The improved fifth generation Volkswagen Polo is undeniably impressive but can it work its way into June Neary's affections?
Will It Suit Me?
Despite coming to me for recommendations as to what sort of car to buy and, predictably, ignoring them, three of my good female friends have recently bought brand new Polos. It's not that it's a bad car - quite the opposite is true - but it's one that has never really suited me. Every time I'd driven a Polo in the past, it had never really felt like a car with its own persona, instead coming across as a shortchanged Golf. As my friends seemed to have confirmed, it was a safe fallback option; socially acceptable but terminally unadventurous. Since then, I've been changing my views and the revised fifth generation version we're going to look at here is a far more fully-formed vehicle than its predecessors.
You wouldn't guess as much from the styling which, more than ever, seems like a Russian doll version of the Golf. So low key is the Polo's styling that the updates to this latest car will be lost on many customers. Exterior changes are ultra-subtle, with sharper creases on the redesigned front bumper and grille and the addition of a chrome line that separates the front fog lights. Drop inside and the instrument panel has been redesigned, as has the steering wheel design. The centre console has also been given a mild makeover with heating and ventilation controls now easier to operate. Soft touch plastics and subtle aluminium detailing are the order of the day but the cabin is notably less austere than before. There's a 280-litre boot which increases to 952-litres when the rear seats are folded down. In the cabin it at first appears that Volkswagen has lavished quite a budget on the Polo with soft touch plastics and subtle aluminium detailing giving it a high class look. Scratch beneath this veneer, however, and there is evidence of cost cutting. Nothing you couldn't live with though.
Behind the Wheel
The big surprise for me was the way the Polo drove. I've never found Polos to deliver much in the way of a grin when squirted along a challenging road, but underneath its sober suit, this car was a bit of an extrovert. It helped that it was powered by Volkswagen's 105bhp 1.2-litre TSI engine which is a really puppyish thing but the suspension system seemed far more supple and less crashy than the old Polo's and there;'s enough pep to be able to maintain a good pace. The steering feels very light at low speeds but weights up nicely when you start shifting. I also had the opportunity to try the 90bhp 1.4 turbodiesel engine that all three of my friends bought and while it's impressively refined and gets great fuel consumption, I can't help but think that they've missed a trick in not specifying the 1.2 TSI petrol.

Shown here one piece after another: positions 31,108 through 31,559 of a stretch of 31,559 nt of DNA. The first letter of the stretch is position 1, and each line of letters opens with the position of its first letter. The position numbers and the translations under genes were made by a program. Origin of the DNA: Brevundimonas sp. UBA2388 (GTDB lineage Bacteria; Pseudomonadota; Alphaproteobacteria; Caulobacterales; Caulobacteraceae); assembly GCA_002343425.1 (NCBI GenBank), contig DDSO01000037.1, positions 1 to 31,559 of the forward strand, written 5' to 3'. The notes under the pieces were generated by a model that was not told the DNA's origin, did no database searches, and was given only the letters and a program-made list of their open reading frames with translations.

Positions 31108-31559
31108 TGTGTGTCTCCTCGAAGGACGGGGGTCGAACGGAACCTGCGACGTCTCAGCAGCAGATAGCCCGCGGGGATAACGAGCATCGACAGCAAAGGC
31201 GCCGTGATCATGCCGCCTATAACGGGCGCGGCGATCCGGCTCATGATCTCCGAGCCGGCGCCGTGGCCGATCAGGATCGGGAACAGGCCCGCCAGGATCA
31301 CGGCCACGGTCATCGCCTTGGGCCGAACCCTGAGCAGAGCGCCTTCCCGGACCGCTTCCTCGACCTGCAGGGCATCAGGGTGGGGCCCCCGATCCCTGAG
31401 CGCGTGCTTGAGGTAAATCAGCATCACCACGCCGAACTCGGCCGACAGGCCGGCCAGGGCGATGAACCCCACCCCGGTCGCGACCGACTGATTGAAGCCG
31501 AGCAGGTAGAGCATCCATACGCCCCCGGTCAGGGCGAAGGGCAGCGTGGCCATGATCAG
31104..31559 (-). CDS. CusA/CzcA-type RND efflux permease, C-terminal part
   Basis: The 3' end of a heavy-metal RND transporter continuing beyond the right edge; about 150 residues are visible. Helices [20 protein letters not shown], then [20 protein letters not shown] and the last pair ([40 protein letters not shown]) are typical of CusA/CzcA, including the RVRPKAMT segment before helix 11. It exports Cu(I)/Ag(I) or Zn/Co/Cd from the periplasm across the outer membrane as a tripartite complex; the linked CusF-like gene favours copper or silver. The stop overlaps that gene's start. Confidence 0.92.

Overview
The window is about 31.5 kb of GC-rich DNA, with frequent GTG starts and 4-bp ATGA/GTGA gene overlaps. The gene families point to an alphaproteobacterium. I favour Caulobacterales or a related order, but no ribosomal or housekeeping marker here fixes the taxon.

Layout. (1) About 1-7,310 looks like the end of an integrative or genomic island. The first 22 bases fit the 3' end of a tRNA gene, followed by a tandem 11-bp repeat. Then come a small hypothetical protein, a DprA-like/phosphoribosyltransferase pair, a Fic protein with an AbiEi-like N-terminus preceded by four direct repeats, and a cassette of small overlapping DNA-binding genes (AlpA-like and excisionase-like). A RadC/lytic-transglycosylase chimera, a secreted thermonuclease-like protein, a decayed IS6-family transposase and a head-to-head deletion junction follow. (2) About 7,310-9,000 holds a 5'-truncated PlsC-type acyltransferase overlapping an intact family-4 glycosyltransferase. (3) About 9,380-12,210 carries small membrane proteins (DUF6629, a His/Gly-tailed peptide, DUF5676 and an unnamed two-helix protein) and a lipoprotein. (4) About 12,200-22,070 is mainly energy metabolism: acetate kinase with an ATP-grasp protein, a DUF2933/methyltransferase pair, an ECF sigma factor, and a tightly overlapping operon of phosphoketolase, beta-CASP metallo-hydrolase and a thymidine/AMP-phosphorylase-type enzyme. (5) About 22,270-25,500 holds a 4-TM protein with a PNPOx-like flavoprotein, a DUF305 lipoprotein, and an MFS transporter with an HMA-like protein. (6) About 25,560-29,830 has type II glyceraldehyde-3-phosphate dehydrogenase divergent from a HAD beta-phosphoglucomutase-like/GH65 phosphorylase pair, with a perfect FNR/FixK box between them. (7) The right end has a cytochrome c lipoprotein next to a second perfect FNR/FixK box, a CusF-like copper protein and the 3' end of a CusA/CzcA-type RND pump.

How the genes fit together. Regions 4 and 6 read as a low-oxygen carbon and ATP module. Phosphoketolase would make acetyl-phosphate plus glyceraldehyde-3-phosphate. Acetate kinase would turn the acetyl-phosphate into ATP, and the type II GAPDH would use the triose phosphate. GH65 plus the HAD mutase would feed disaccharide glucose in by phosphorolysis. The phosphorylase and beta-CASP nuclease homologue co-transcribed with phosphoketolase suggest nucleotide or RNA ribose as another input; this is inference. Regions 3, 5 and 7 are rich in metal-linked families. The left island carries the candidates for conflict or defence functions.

Value For Money
The reason I place the 1.2 TSI above the 1.4 TDI diesel, apart from it being a more spirited drive, is largely down to simple economics. None of my friends drive their cars big distances. They might get the occasional weekend outing but they're largely used for school run and shopping duties. The diesel car is £500 dearer to buy, costs more to service and at the modest mileages my friends do, will never pay for itself back. They'd have been better sticking with the quicker petrol car. So much for intra-family rivalries. How does the Polo fare as a value proposition against, say, a Ford Fiesta? Despite the Fiesta's more blue-collar image, it isn't actually any cheaper to run. To buy one that gets close to the Polo 1.2 TSI's speed, you need to fork out for a 1.6-litre Zetec model which returns worse fuel economy and can't get close to the Polo's residual values. Now I'm beginning to see why friends wear a rather self-satisfied expression at the wheel of their VWs.
Could I Live With One?
I can see that buying and running a Volkswagen Polo makes all kinds of sense. They're reliable, genuinely classless (in the best meaning of the word), and in 1.2-litre TSI form, a good drive. These qualities should make this little VW a car I could easily live with but despite earning my respect, I never fully bonded with the Polo. Perhaps my refusal to grow up means that I could find all of these qualities in the rather more extrovert SEAT Ibiza, which shares much of the Polo's mechanicals. It comes down to brand loyalty I suppose. If you've always liked the idea of a Volkswagen, you'll almost certainly like the idea of this one.